Q+A: How Can Marijuana be a Safe Pain Medicine for Seniors? | Marijuana

Q+A: How Can Marijuana be a Safe Pain Medicine for Seniors?


Question: I’ve got a very hip grandma and she wants to share my weed for relief from her aches and pains. Is marijuana safe for seniors?

Answer: Grandma’s not alone. Marijuana use is booming among the baby boomer generation. According to one demographic analysis, consumption of marijuana by Americans 65 and older increased by 250 percent between 2006 and 2013.

One reason for marijuana’s popularity among the senior set is that it can reduce the need for opioid painkillers. In May 2018, Northwell Health, a New York-based health-care network surveyed older adults who were using medical marijuana for chronic pain.  Patients reported that after a month of cannabis consumption, their pain dropped, on average, from a searing 9 on a pain scale of zero-to-10 to a more manageable 5.6. As a result, two in three of these marijuana users were able to reduce or completely eliminate their use of other painkillers. Bottom line: More than nine in 10 of those respondents said they would recommend medical marijuana to others, the Northwell survey found.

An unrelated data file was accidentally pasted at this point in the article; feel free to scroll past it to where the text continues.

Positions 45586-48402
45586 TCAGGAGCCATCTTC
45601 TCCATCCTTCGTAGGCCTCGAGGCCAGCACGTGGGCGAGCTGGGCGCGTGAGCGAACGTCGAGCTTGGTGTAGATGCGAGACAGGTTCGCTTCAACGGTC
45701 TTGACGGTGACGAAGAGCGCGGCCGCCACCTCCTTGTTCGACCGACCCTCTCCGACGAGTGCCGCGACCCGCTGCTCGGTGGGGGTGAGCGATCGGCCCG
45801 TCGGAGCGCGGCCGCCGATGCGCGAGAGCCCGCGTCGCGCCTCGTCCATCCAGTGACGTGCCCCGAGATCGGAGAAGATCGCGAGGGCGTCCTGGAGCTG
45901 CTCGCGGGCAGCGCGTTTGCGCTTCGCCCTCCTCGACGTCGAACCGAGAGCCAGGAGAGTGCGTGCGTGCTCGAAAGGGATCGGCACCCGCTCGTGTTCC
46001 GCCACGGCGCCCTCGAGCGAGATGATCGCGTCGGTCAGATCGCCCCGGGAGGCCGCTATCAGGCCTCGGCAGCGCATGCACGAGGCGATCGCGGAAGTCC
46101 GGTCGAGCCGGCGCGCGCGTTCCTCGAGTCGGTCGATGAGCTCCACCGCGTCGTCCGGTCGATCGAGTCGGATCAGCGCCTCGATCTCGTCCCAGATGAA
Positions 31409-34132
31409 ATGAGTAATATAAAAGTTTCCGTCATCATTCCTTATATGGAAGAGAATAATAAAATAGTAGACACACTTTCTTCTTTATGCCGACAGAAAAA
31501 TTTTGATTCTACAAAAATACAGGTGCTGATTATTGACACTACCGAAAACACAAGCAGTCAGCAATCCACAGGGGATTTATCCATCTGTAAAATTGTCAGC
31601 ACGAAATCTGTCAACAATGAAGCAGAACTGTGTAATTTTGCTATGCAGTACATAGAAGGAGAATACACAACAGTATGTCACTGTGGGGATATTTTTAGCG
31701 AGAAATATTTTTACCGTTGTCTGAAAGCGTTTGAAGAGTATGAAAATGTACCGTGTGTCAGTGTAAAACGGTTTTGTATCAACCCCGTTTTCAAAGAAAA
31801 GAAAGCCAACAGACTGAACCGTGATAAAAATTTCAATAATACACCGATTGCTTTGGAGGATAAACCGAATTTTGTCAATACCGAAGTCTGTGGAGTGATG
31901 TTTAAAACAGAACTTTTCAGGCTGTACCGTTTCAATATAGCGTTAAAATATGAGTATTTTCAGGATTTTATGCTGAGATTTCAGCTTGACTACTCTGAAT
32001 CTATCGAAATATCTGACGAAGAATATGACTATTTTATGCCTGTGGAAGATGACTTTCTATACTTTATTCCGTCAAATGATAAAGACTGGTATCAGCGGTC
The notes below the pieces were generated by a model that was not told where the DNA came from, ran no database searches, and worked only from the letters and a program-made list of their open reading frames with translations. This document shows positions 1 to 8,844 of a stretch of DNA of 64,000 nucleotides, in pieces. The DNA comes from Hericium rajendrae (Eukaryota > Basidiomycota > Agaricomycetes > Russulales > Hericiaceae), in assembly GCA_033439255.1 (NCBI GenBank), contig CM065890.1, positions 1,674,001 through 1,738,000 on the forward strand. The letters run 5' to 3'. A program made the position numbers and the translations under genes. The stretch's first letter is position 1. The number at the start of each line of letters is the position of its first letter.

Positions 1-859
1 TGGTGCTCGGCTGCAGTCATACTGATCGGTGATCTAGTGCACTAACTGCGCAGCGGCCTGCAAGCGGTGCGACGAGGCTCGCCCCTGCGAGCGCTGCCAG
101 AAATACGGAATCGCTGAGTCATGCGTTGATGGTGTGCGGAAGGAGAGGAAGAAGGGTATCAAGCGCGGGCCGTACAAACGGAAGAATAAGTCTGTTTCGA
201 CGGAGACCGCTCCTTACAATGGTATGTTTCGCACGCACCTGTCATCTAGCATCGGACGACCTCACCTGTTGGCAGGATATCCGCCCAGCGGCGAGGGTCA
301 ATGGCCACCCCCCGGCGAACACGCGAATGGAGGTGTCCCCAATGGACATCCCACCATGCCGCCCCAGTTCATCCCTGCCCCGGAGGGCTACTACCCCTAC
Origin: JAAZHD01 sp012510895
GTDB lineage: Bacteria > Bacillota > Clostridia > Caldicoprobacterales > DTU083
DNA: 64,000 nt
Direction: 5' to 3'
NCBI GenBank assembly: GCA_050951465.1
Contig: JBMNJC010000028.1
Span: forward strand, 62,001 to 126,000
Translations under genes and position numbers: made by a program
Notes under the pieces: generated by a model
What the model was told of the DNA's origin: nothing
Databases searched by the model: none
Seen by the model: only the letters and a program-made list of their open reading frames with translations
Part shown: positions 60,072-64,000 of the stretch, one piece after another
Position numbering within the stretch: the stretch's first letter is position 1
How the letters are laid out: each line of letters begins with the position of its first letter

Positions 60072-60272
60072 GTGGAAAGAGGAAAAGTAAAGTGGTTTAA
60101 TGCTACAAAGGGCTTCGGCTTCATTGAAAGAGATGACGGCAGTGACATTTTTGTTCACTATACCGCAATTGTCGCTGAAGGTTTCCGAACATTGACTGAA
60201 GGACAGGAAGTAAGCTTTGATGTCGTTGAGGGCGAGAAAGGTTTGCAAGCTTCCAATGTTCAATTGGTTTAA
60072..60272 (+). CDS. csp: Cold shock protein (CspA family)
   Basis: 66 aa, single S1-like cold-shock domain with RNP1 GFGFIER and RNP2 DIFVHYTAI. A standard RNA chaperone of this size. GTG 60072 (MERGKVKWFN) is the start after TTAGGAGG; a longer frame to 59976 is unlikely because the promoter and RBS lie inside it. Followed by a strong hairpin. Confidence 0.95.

Marijuana.com spoke to Dr. Diana Martins-Welch, the study’s co-author and a physician in the Division of Geriatric and Palliative Medicine for Northwell Health in Great Neck, New York.

Q: Did the results of the study surprise you?

A: Yes, I was happily surprised to see such positive findings. The comments were overwhelmingly favorable. Medical cannabis had impacted the people in the study profoundly and for the better. It was a small study — under 150 people — but it really drove the point home that this is an area where more research should be done.

And while medical cannabis had improved the quality of people’s lives they were also able to take less medication, both opioids and non-opioids. That aligns with what we already knew; namely, that in states where medical cannabis is legal, fewer opioids are prescribed. What’s more, there are fewer opioid-overdose deaths in states with medical cannabis laws. We can’t yet prove cause and effect, but those are very interesting findings.

Q: How does medical marijuana fill a need when it comes to seniors and pain?

A: What my geriatric patients are experiencing is age-related chronic pain. Osteoarthritis in knees, shoulders, and hips is common, and you can’t replace every single joint. Tylenol only goes so far in providing relief. Then we have NSAIDs, or nonsteroidal anti-inflammatory drugs, like Advil, Motrin, or Aleve. Many older people can’t use these because of issues like gastric ulcers or bleeding or kidney disease. And cardiologists generally don’t want their heart patients taking NSAIDs.